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Under The Influence

Every year I struggle under the weight of our own precedent. “Chanticleer, the edgiest garden in the country” and other such terms applied to us are wonderful, but consider the maintenance of such a reputation.  So I struggle, I obsess. While installing this year’s display, I am already considering next year’s options. This plant in my hand, can I use it again next year? Should I use it again? This January I was given the opportunity of a horticulturist’s lifetime. The gift of travel. Chanticleer sent me to New Zealand to visit gardens, public and private, nurseries and production facilities, public spaces as well as natural areas. Three weeks was just about enough time to get a real sense of that amazing country and to adjust one’s sensibilities to the Kiwi aesthetic.

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Let There Be Light

Sunrise at farm July 17 07We gardeners spend a good bit of time thinking about light. Is our yard too sunny for a plant we want to try, or is it too shady? How much light qualifies as “full sun”? What’s the difference between part sun and part shade? How about morning sun versus afternoon sun? Some of us have all-day sun and desperately want some shade; others long for just a bit more light so they can grow a wider range of plants.

Obviously, the practical aspects of light have a big impact on our plant choices, and on our success in the garden. But there’s also an aesthetic aspect to light: the way it dramatically changes the look of the garden through the day and through the seasons. Continue Reading →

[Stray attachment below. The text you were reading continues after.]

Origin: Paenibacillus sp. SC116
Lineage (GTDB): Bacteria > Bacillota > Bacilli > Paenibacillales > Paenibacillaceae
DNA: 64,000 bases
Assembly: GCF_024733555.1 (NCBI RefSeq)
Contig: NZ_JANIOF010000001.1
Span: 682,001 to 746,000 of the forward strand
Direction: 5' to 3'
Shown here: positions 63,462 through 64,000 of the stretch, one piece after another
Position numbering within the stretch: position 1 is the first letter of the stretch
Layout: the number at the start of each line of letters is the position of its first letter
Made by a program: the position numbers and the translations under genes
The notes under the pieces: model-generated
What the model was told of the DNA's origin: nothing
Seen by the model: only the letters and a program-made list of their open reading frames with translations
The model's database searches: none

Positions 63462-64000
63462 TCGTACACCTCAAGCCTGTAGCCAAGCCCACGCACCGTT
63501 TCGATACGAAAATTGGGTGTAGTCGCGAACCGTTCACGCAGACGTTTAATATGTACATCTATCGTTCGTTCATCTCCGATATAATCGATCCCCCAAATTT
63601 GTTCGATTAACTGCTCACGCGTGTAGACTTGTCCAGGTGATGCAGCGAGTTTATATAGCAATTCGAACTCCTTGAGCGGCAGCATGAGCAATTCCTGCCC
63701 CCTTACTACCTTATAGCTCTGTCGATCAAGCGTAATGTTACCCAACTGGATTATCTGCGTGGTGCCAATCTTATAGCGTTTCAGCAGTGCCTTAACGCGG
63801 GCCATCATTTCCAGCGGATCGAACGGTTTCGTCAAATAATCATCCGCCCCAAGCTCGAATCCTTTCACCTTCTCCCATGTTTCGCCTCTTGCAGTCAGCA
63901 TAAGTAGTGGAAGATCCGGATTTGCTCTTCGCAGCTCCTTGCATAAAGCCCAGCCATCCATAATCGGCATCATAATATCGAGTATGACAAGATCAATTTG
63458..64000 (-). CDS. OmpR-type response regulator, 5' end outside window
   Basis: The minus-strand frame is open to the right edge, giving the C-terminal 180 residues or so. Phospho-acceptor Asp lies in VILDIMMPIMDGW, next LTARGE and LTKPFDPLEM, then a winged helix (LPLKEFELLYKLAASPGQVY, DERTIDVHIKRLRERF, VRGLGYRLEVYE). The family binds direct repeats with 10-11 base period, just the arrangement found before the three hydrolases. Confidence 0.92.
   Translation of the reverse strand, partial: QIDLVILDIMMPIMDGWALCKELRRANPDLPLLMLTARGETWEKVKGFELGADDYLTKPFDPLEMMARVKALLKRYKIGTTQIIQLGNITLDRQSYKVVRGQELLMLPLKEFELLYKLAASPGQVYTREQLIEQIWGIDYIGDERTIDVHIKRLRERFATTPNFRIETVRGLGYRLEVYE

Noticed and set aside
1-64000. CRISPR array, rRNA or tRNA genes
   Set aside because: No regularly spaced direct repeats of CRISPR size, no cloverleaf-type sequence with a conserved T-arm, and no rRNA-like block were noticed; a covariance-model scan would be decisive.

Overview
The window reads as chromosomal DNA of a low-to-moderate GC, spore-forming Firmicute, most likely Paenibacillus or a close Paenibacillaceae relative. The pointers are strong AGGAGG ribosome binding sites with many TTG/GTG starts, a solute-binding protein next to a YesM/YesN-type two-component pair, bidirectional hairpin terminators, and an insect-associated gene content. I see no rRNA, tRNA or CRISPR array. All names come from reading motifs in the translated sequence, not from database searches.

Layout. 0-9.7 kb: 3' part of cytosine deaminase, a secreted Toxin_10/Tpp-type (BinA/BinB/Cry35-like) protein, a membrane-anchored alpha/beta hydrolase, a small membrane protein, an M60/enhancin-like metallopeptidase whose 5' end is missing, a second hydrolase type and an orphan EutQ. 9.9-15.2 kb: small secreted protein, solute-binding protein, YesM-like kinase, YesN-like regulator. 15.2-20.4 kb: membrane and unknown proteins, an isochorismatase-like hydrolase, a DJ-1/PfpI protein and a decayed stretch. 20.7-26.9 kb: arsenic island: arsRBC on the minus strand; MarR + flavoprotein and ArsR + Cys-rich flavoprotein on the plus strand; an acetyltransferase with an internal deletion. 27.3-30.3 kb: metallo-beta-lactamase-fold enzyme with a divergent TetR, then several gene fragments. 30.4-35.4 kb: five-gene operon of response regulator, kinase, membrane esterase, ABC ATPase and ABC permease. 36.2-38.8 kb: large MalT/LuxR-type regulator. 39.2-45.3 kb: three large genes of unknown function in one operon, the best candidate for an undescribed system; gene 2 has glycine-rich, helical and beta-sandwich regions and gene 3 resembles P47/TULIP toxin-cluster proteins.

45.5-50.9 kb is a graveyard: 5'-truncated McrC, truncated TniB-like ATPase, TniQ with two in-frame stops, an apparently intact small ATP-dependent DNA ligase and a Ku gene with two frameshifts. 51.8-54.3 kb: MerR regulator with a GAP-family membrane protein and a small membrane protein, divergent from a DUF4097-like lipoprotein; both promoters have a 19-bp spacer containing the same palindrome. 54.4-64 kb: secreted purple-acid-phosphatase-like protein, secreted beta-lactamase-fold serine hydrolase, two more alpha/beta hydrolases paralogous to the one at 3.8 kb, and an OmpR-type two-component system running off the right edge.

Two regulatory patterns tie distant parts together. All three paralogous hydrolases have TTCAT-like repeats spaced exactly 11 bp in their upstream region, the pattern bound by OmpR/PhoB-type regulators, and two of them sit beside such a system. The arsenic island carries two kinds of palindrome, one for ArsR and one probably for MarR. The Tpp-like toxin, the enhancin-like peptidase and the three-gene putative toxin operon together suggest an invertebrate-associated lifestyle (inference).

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Flowers: Keeping Selections Simple

I promised myself this year that I would run over to Chanticleer once a week to maintain a record of what is in bloom. As I sprinted through the garden last week on a beautiful spring day, I was blown away by the magnificent spring plantings. After scanning through the photos at home, what struck me was how the same specimens were used in abundance and with repetition in containers and garden beds. In the photo above, a group of containers is filled with grape hyacinths and a few selections of narcissus as its centerpiece, with other plantings acting as its supporting cast. In the photo below, near the entryway of the garden, is a solo, low rising container of blue grape hyacinths. Continue Reading →

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Built to Last – Part 2

In my last post about ornamental grasses with great winter structure, I mentioned several that I think still look quite good, even after our mostly rainy/icy winter. As so often happens, once I started writing about my favorite plants, I couldn’t limit myself to mentioning just a few, so here I’ll offer a couple more for your consideration. To spare you from an endless gallery of closeups of brown grasses, I’ve put together a few through-the-seasons photo series to show the plants with other companions in garden settings. And before I go on, I must thank Shirl of Shirl’s Gardenwatch for sharing her secret of making photo montages. Thanks, Shirl! Continue Reading →

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Built to Last – Part 1

Imperata cylindrica Rubra Feb 08I’ve been trying to stay cheerful about the glories of the winter garden, but it’s getting harder. If the days were actually as warm as they look from inside, I’d be sharpening my shears and scythe, firing up the brush mower, and reducing all of the remaining stems and seedheads to mulch. Many of the lingering perennials and grasses outlived their usefulness weeks ago, and it’ll be a relief to see them go. But there are a few sturdy survivors that I really have to admire for their sheer tenacity. And I guess I shouldn’t be surprised that they’re all ornamental grasses. Continue Reading →

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